Review: Peugeot 207 Van (2007 – 2016)
Good quality and ideal for small businesses such as florists, load area is more than a metre wide, gets bespoke suspension set-up.
Ford Fiesta van is a better all rounder.
Recently Added To This Review
28 September 2010
Peugeot 207 introduces Euro 5 HDi diesel engines. The first is the HDi 70 with CO2 110 g/km and the second is the HDi 92 which emits 115g/km. With the introduction of the Euro 5 engines the 1st year... Read more
11 March 2008
Peugeot launches a range of sport accessories. The range covers everything from an iPod docking kit to a full body kit, 17-inch alloy wheels, or an exterior stripe kit. All accessories can be fitted at... Read more
1 September 2007 207 Van goes on sale
Prices start at £7995 (exc VAT) and standard equipment includes power steering, driver airbag, passenger airbag, side airbags, remote control central locking with deadlocks, electric front windows... Read more
Peugeot 207 Van (2007 – 2016): At A Glance
The 207 may be a small car but the commercial vehicle version - which gets steel panels instead of side windows - is a usefully compact van with a payload of 450kg and a load volume of 1.105m3 resulting in a particularly versatile van. It's ideal for small businesses with light loads such as florists and despite a high load lip it has a carpeted load area that's 1335mm long and 1043mm wide. There are also six tie down retaining rings in the rear and a load area interior lamp.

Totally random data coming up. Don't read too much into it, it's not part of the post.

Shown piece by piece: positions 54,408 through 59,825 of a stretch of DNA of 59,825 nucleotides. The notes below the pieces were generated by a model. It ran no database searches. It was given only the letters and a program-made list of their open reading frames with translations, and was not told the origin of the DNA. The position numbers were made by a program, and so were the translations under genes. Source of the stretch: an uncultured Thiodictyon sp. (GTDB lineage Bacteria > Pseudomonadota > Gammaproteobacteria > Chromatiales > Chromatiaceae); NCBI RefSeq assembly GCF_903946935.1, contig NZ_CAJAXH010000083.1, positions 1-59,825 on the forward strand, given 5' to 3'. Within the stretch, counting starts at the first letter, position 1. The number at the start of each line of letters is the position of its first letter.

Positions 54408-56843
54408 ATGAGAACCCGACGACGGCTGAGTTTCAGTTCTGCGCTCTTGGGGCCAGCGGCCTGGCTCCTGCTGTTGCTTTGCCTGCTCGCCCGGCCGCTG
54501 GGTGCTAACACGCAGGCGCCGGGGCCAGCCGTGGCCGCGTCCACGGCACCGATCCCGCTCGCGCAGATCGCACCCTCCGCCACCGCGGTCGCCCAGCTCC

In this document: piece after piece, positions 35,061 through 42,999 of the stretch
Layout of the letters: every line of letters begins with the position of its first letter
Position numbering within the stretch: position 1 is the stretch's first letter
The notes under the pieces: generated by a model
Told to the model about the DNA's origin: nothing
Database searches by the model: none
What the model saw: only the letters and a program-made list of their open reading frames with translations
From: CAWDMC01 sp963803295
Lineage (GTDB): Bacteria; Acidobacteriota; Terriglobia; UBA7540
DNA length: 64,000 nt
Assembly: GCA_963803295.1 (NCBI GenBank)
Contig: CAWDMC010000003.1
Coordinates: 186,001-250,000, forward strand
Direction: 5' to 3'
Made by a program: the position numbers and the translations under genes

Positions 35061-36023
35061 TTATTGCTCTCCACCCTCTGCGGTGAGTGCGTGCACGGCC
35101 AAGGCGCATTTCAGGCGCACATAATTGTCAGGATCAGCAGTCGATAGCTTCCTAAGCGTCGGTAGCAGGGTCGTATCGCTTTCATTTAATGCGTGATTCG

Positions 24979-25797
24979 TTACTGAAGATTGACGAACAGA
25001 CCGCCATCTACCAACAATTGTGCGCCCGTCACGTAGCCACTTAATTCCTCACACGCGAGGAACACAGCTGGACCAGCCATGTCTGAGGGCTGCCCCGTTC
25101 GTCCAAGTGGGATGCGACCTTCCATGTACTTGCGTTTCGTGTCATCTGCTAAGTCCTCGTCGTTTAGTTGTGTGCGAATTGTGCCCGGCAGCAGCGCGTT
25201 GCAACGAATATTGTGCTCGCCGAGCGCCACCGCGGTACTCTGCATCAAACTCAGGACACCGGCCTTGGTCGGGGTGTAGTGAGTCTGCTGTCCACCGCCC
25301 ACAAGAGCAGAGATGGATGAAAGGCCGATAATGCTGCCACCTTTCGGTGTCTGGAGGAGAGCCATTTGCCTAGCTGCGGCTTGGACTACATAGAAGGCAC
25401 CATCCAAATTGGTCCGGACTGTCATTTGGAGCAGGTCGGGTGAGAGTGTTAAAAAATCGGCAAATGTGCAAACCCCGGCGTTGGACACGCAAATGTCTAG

Perhaps unsurprisingly for a van based so closely on a passenger car, the Peugeot 207 drives and behaves like one. It offers much more enjoyable and agile handling than most vans, though this comes at the expense of outright space compared to the likes of Peugeot’s own Bipper.
There are two engine choices - a 1.4 HDi with 70PS or a 1.6 HDi with 92PS - both of which are designed to maximise efficiency with a claimed average of 62.8mpg and - from 2010 - CO2 emissions of 110g/km and 115g/km respectively. Both come with a five-speed manual gearbox as standard.